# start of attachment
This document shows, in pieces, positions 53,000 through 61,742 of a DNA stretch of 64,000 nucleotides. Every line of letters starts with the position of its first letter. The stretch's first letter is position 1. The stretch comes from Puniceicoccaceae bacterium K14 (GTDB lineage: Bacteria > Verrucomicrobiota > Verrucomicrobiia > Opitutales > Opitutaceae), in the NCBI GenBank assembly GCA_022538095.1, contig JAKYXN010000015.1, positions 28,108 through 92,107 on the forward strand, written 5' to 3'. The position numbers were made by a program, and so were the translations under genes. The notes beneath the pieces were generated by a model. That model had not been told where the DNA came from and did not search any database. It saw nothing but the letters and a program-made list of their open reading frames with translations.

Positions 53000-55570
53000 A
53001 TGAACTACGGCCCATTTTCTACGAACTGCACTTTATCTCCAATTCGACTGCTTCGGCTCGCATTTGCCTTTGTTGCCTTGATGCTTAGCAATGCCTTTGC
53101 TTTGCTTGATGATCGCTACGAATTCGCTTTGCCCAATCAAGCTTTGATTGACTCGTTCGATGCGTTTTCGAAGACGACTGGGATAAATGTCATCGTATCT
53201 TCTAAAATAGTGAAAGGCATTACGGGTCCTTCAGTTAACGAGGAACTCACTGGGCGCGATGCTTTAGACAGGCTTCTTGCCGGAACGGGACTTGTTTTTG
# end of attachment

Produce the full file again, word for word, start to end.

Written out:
This document shows, in pieces, positions 53,000 through 61,742 of a DNA stretch of 64,000 nucleotides. Every line of letters starts with the position of its first letter. The stretch's first letter is position 1. The stretch comes from Puniceicoccaceae bacterium K14 (GTDB lineage: Bacteria > Verrucomicrobiota > Verrucomicrobiia > Opitutales > Opitutaceae), in the NCBI GenBank assembly GCA_022538095.1, contig JAKYXN010000015.1, positions 28,108 through 92,107 on the forward strand, written 5' to 3'. The position numbers were made by a program, and so were the translations under genes. The notes beneath the pieces were generated by a model. That model had not been told where the DNA came from and did not search any database. It saw nothing but the letters and a program-made list of their open reading frames with translations.

Positions 53000-55570
53000 A
53001 TGAACTACGGCCCATTTTCTACGAACTGCACTTTATCTCCAATTCGACTGCTTCGGCTCGCATTTGCCTTTGTTGCCTTGATGCTTAGCAATGCCTTTGC
53101 TTTGCTTGATGATCGCTACGAATTCGCTTTGCCCAATCAAGCTTTGATTGACTCGTTCGATGCGTTTTCGAAGACGACTGGGATAAATGTCATCGTATCT
53201 TCTAAAATAGTGAAAGGCATTACGGGTCCTTCAGTTAACGAGGAACTCACTGGGCGCGATGCTTTAGACAGGCTTCTTGCCGGAACGGGACTTGTTTTTG